Annual Review of Gerontology and Geriatrics, Volume 18, - download pdf or read online

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By Richard Schulz PhD, George Maddox PhD, M. Powell Lawton PhD

ISBN-10: 0826105629

ISBN-13: 9780826105622

ISBN-10: 082616501X

ISBN-13: 9780826165015

Makes a speciality of behavioral and pharmacologic interventions for melancholy, remedies of late-life insomnia, habit interventions in nursing houses, interventions for incontinence, and residential amendment interventions. For clinicians and researchers.

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Extra resources for Annual Review of Gerontology and Geriatrics, Volume 18, 1998: Focus on Interventions Research With Older Adults

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This is best accomplished with session-by-session outlines containing enough information for the provider to follow each step of the procedures with each participant. Manuals also need to describe the theoretical underpinnings of the technique in sufficient detail so as to give providers the necessary guidance to deduce what interventions should be employed in any given situation. These two elements provide specific methods to be used while allowing providers the freedom necessary to respond to idiosyncratic events in the session without risking violations in the protocol.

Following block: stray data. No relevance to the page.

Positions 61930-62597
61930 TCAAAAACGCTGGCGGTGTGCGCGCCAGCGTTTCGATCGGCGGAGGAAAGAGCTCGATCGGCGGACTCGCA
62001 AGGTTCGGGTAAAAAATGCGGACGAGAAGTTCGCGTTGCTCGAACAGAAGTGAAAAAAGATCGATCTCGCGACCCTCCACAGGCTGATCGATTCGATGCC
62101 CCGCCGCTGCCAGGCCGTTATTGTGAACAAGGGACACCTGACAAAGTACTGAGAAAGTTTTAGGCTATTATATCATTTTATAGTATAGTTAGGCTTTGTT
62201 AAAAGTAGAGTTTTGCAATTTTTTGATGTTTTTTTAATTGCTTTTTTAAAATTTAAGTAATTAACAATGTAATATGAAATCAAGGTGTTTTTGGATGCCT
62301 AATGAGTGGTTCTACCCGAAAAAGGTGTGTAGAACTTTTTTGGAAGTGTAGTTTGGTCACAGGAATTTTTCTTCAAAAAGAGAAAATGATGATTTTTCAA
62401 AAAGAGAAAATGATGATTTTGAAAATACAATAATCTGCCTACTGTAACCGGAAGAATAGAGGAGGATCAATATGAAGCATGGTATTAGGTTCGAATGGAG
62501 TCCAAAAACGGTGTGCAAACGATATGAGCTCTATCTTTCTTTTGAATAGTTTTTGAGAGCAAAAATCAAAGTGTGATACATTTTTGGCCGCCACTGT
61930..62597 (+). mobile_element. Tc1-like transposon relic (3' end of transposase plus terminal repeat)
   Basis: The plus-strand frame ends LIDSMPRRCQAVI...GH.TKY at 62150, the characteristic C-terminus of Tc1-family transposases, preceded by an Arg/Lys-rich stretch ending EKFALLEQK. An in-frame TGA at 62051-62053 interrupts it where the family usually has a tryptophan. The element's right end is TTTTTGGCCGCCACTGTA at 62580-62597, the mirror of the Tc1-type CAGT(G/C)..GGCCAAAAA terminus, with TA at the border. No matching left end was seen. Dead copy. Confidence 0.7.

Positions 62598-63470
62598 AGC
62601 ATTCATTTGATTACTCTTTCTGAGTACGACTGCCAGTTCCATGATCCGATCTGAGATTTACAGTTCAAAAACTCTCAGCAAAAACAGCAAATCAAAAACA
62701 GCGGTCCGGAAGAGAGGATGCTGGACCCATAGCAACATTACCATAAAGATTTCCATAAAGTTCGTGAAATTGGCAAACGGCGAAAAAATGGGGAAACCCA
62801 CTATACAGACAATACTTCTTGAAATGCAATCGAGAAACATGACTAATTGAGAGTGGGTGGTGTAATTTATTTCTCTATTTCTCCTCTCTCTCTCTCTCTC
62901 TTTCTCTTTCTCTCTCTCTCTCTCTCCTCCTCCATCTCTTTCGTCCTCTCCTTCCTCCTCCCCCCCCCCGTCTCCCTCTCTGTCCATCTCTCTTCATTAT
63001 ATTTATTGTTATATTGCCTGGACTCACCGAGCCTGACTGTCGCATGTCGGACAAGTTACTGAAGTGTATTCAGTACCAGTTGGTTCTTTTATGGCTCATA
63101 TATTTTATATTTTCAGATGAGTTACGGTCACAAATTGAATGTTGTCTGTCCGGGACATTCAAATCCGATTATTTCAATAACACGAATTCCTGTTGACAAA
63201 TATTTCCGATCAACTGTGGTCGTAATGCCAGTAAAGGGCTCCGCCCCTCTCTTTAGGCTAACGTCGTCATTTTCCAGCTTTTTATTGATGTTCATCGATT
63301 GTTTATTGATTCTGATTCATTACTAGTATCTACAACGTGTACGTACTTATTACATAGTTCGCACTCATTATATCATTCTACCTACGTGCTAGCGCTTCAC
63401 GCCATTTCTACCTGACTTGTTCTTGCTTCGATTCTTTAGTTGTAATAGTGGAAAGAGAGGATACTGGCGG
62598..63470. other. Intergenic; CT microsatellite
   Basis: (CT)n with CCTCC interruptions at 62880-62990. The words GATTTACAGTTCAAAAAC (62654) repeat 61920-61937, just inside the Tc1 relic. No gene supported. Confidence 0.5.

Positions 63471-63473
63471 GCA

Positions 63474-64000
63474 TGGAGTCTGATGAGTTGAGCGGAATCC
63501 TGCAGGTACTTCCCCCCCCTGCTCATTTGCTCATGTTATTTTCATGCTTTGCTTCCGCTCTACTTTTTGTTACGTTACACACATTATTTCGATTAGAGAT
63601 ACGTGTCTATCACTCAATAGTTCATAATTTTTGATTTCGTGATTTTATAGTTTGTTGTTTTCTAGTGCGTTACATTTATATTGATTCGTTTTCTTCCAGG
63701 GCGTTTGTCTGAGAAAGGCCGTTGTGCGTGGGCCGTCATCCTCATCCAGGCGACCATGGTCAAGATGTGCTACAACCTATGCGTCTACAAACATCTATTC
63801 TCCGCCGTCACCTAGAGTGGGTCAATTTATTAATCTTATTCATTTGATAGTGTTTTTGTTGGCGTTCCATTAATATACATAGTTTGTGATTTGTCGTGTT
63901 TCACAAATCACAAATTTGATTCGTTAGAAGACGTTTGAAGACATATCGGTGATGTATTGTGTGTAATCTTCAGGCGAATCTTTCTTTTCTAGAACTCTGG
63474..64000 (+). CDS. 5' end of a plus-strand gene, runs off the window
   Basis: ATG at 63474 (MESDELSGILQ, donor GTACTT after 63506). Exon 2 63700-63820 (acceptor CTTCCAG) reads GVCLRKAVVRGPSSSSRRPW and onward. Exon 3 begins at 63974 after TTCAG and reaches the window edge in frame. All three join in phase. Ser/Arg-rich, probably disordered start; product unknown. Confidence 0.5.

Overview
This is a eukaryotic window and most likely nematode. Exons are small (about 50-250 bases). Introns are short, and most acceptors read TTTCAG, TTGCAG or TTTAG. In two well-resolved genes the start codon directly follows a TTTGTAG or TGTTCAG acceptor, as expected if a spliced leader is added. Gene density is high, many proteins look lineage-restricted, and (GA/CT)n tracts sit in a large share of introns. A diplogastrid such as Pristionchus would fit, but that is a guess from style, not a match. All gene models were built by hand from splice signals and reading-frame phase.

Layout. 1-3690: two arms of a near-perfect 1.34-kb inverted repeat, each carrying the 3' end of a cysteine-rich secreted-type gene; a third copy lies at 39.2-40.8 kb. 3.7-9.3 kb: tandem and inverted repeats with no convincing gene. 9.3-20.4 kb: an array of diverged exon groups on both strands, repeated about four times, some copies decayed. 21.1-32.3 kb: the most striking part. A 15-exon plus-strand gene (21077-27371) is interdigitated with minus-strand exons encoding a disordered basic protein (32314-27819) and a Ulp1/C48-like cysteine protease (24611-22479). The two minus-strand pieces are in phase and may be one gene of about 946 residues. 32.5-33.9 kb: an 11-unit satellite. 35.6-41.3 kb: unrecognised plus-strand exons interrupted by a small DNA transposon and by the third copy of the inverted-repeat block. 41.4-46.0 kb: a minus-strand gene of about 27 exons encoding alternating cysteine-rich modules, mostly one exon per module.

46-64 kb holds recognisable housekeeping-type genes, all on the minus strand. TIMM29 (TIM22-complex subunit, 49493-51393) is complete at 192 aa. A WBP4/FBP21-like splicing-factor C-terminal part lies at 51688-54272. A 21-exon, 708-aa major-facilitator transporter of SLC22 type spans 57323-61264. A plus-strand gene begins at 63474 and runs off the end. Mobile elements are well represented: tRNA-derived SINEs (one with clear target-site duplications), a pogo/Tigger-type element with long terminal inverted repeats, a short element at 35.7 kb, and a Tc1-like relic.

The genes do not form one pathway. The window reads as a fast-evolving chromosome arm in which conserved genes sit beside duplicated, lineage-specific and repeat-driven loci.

EXPERIMENTAL DESIGN AND METHODOLOGY 37 The ideal method involves the use of two independent interviews by well-trained clinical assessment staff. Deviations from this approach, such as checking only a sample of cases for reliability of diagnosis, may be acceptable for diagnostic categories previously shown to have high diagnostic reliability. Conversely, disorders with particularly low reliability would more likely require dual interviews for each client. Although checking for diagnostic reliability by having an assessor listen to a recording of another assessor's interview is a practical approach, this strategy does not address the concern that clients may respond differently to questions after their initial interview.

This lack of experimental control leaves differential outcome findings very difficult to interpret, as many alternative hypotheses cannot be ruled out. As Kazdin (1986) pointed out, often these studies are carried out before the optimal parameters for an intervention are empirically identified. Therefore, differential outcomes could be attributed to the parameters of the interventions used in a study as opposed to true superiority of one therapeutic approach over another. Eysenck (1994) further argued that the differing relevance of treatment parameters and dependent measures to each intervention approach stem from the different "scientific paradigms" or methods of acquiring and interpreting knowledge underlying each intervention.

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Annual Review of Gerontology and Geriatrics, Volume 18, 1998: Focus on Interventions Research With Older Adults by Richard Schulz PhD, George Maddox PhD, M. Powell Lawton PhD


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